How Credit Card Debt is Handled in an Illinois Divorce
Couples usually anticipate a division and distribution of their assets during the divorce process, but many are surprised to learn that their debts are also split during the proceedings. Unfortunately, when parties are not prepared for the allocation of their debts, it can create serious financial issues, both immediately and in the distant future. Learn how you can avoid such an issue during your Illinois divorce, and discover how our seasoned attorneys can help.
Who Owns the Debt in an Illinois Divorce?
In marriage, debts and assets can become intrinsically intertwined; untangling them can be difficult, to say the least. Yet, it is critical that divorcing parties have a clear understanding of their debts. Additionally, parties are encouraged to try and distinguish which debts were initiated by them or their spouse, and which were co-marital debts.
Not sure how to decide?
First, consider whether the debt was established prior to or after the marriage. If initiated before the marriage, the debt would likely belong to the person who owned it prior to the marital union. Debts established during the marriage are generally considered co-marital. However, that does not necessarily mean that you and your spouse would split them evenly. Instead, they are generally divided in a way that is similar to the division of a couple’s marital assets.
How Marital Debts Are Divided in Divorce
When debts are considered co-marital, parties can divide them using one of two divorce methods: negotiation or litigation. In many cases, negotiation is sufficient; this process also offers numerous benefits to the participating parties, like affordability and customizable experience. Unfortunately, it is not appropriate for every divorce case. In fact, there are some who should avoid the mediation process at all costs. Examples could include parties with an element of financial, emotional, sexual, or physical abuse in their marriage, and individuals who suspect that their spouse could be intentionally depreciating their assets by racking up more marital debt.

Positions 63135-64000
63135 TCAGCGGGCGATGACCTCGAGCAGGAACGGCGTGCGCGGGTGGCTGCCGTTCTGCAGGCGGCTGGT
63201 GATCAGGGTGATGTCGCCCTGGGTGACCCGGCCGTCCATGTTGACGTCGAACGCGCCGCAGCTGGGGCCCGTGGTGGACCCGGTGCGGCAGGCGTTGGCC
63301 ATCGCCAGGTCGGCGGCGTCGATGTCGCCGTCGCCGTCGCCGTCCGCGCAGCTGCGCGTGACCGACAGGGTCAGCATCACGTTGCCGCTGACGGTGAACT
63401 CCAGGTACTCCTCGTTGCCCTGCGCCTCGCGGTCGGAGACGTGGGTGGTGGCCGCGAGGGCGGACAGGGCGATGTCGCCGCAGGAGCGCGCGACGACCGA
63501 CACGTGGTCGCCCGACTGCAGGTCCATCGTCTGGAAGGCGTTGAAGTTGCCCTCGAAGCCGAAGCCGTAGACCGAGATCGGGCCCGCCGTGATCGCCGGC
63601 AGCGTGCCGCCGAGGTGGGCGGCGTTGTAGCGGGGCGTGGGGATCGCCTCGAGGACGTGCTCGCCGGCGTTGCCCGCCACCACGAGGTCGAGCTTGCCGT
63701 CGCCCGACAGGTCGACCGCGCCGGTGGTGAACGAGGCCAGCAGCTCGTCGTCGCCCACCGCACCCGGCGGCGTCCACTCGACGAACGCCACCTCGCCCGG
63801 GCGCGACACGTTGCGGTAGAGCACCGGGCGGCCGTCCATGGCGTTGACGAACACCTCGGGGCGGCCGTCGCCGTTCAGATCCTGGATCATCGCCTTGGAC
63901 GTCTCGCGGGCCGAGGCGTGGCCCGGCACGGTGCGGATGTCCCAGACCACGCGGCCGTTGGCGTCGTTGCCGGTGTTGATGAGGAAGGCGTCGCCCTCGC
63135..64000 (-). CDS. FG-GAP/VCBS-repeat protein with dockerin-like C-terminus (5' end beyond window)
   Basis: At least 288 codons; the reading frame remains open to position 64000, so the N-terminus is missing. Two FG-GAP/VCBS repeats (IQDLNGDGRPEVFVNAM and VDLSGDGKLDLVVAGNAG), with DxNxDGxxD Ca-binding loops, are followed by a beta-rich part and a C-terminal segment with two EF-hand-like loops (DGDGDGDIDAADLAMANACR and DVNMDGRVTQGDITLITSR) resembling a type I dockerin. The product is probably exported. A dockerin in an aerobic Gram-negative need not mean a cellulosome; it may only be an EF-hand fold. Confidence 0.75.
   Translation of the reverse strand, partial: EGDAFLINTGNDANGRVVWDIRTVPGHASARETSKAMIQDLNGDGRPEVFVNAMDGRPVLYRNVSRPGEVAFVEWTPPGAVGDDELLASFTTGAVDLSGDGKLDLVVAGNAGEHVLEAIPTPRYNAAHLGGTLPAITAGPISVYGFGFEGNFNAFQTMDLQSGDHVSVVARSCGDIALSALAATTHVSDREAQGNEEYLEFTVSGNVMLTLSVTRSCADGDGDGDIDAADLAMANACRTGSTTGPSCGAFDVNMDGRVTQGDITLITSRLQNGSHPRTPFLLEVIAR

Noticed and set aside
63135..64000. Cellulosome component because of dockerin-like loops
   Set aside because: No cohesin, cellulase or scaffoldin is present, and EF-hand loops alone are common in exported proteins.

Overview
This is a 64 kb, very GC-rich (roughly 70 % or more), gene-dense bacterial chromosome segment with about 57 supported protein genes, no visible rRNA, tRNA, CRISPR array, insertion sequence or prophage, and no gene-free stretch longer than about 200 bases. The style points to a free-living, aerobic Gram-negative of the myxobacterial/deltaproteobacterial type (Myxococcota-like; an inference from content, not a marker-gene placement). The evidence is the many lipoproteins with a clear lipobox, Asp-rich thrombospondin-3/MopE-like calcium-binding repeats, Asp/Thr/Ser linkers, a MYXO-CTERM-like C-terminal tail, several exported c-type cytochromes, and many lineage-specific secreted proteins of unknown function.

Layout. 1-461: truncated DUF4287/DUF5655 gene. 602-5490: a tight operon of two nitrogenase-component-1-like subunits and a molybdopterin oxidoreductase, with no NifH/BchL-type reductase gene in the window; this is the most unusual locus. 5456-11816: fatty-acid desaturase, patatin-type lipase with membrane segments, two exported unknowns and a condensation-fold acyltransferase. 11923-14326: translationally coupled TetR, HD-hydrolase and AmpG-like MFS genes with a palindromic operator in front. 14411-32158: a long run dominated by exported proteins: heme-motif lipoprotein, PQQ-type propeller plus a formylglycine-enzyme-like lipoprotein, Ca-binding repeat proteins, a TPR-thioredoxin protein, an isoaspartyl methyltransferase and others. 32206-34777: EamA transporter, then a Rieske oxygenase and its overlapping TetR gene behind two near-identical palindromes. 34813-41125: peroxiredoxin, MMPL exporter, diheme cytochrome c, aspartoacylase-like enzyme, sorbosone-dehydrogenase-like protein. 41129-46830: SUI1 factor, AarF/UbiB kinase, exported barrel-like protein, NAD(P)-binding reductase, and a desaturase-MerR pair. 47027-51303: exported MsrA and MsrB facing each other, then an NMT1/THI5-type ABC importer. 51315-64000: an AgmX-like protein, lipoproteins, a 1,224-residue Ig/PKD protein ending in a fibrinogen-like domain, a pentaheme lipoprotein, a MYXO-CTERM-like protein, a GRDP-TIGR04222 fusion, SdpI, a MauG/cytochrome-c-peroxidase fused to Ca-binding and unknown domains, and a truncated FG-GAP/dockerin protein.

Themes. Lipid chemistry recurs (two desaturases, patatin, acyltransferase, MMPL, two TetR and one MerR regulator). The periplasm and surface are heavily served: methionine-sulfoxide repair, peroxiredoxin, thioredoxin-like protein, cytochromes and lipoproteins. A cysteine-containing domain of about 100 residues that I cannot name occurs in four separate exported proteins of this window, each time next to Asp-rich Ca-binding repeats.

Whether divided through litigation or negotiation, the financial ability and stability of each party should be considered during the division process. For example, if one party was the income earner of the family, and the other stayed home to care for the children, they may not have the same capacity to pay back their marital debts. As such, it may be appropriate to allocate the majority of the couple’s debt to the primary earner in their divorce.
How Our Seasoned Wheaton Divorce Lawyers Can Assist in Your Illinois Divorce
At Davi Law Group, LLC, we work hard to preserve the financial well-being of our clients, both immediately and in the future. Seasoned and experienced, our DuPage County divorce lawyers can examine your marital estate and assist you in determining what debts may be your responsibilities. If litigation is necessary, we can aggressively protect your interests. Call 630-580-6373 and schedule your personalized consultation with our offices today.